|I love this cover. It was the first thing that attracted me to the book.|
Title: The Cartographers by Peng Shepherd
Book Beginnings quote:
In the dim light of her desk's single bulb lamp, the map nearly glowed.
Friday56 quote (from unknown page somewhere in book):
“They told us they’d found a town, but not just any town . . . a hidden place, just a few minutes down the road. So invisible that you could drive or walk by every day for your entire life and never know it was there, accessible only if you had the key. You can imagine our reactions. “That,” Romi finally said, “is the biggest load of bull I’ve ever heard.” It sounded like something out of a children’s fantasy novel.”
Nell Young’s whole life and greatest passion is cartography. Her father, Dr. Daniel Young, is a legend in the field and Nell’s personal hero. But she hasn’t seen or spoken to him ever since he cruelly fired her and destroyed her reputation after an argument over an old, cheap gas station highway map.Review: When I read the summary of The Cartographers I was pretty excited to get started reading it. Maps, mystery, murder? It all sounded so exotic and different than anything I'd ever read before. I also read several reviews from my blogging friends and I thought this is a perfect book for my husband and I to listen to on a planned road trip. When the library copy wasn't available in time for our trip I used an Audible credit to purchase the audiobook. It didn't take us long to notice that there were some worrisome and irritating issues with the writing, particularly when the point of view shifted from the main character, Nell, to one of the many other characters. Each had a story to tell and Shepherd just couldn't figure out how to do it in a non-clunky way. Another device that Shepherd used throughout the book was for Nell to question everything in multiple sets of questions. It got to the point that my husband would start mimicking the narration with Why and What and How questions just to be funny.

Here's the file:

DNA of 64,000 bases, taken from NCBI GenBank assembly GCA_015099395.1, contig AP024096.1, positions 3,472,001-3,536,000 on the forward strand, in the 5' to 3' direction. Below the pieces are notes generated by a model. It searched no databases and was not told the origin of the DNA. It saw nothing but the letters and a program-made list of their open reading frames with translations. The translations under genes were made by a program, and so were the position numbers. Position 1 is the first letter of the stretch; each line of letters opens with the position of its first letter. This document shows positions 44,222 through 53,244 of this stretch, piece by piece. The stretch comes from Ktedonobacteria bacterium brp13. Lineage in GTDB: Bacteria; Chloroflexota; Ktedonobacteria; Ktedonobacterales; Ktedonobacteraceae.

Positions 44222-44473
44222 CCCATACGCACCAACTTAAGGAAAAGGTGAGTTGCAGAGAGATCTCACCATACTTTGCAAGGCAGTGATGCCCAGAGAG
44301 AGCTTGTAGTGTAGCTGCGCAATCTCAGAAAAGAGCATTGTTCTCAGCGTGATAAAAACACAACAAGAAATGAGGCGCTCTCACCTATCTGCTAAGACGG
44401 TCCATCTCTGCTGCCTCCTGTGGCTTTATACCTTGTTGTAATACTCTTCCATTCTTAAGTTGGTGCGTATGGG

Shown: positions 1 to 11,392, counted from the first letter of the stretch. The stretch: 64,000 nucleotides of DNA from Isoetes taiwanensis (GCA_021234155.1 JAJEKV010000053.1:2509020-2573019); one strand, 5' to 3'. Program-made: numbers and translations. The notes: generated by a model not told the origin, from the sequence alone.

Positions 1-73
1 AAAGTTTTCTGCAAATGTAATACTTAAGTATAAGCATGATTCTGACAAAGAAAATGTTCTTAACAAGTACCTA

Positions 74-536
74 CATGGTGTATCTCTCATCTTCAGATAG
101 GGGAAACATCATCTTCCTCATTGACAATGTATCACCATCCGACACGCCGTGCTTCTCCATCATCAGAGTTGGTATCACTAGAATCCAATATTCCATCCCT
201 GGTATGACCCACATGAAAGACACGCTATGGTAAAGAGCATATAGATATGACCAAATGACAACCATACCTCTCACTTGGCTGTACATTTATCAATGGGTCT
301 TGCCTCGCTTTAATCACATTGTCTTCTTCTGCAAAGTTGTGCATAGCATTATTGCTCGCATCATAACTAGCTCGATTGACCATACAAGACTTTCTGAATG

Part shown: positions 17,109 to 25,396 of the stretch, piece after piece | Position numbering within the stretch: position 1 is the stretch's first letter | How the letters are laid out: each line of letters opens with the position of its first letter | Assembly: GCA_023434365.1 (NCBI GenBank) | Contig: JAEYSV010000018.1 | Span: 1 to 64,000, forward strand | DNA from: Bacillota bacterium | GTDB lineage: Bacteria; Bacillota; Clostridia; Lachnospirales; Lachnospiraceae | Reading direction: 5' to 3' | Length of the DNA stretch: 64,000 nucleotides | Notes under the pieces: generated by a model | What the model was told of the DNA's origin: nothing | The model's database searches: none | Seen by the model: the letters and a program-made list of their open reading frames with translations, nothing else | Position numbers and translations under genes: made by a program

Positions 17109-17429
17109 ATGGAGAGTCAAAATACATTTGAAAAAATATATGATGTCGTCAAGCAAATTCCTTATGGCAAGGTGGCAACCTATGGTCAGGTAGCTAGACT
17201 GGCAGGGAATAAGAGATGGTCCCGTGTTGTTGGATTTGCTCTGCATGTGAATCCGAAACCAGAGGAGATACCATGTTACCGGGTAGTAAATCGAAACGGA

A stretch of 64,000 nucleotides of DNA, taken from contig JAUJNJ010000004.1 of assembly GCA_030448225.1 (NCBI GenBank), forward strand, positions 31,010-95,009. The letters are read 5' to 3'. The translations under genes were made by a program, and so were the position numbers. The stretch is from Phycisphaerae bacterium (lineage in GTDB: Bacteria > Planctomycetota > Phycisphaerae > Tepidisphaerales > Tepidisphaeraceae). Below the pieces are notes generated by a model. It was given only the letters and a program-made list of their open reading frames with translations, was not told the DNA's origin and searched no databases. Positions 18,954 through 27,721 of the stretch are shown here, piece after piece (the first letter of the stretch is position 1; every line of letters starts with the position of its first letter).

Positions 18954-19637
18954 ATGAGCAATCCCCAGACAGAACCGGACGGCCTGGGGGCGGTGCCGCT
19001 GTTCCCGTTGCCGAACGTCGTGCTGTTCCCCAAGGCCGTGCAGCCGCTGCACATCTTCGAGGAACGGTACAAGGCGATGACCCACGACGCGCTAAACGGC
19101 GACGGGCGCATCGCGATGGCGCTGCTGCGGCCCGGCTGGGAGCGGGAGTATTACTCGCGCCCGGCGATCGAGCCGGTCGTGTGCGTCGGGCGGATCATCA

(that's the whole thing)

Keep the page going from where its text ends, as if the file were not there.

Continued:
But when Dr. Young is found dead in his office at the New York Public Library, with the very same seemingly worthless map hidden in his desk, Nell can’t resist investigating. To her surprise, she soon discovers that the map is incredibly valuable and exceedingly rare. In fact, she may now have the only copy left in existence... because a mysterious collector has been hunting down and destroying every last one—along with anyone who gets in the way.
To answer that question, Nell embarks on a dangerous journey to reveal a dark family secret and discovers the true power that lies in maps... (from the publisher)
When we got to our destination, we were halfway finished with the book and we decided we were invested enough in the mystery that we wanted to continue listening even though the writing was bothersome. Once we figured out who was the murderer we still couldn't figure why he felt compelled to murder not just Dr. Young but several other people as well. I'm honestly not sure if the author figured out that angle either so she just wrote a story and hoped we wouldn't notice. At one point my husband comment that the scenes reminded him of the old ScoobyDoo cartoon where their characters were always confronted with ghosts and monster who were actually common people trying to scare them off. We laughed about that idea. Then a few hours later, I was looking at my Audible app to how much time we had left in the book when I stumbled upon a reader's review of the book. It was the first in line:
Ha-ha. We couldn't stop laughing. We weren't the only ones that noticed the writing, I like his word, "sophomoric", it described the writing perfectly. And we both picked up on the ScoobyDoo vibe.
Lest you think I hated the book completely, that is not true. I rated the book with 3 stars. I liked the idea of phantom towns and the creative way that they were found and utilized. I didn't hate the book, I just wanted to warn you that there are a few problems with it. Read many other reviews before you decide if you still want to read the book.
|I couldn't resist any a little humor here.|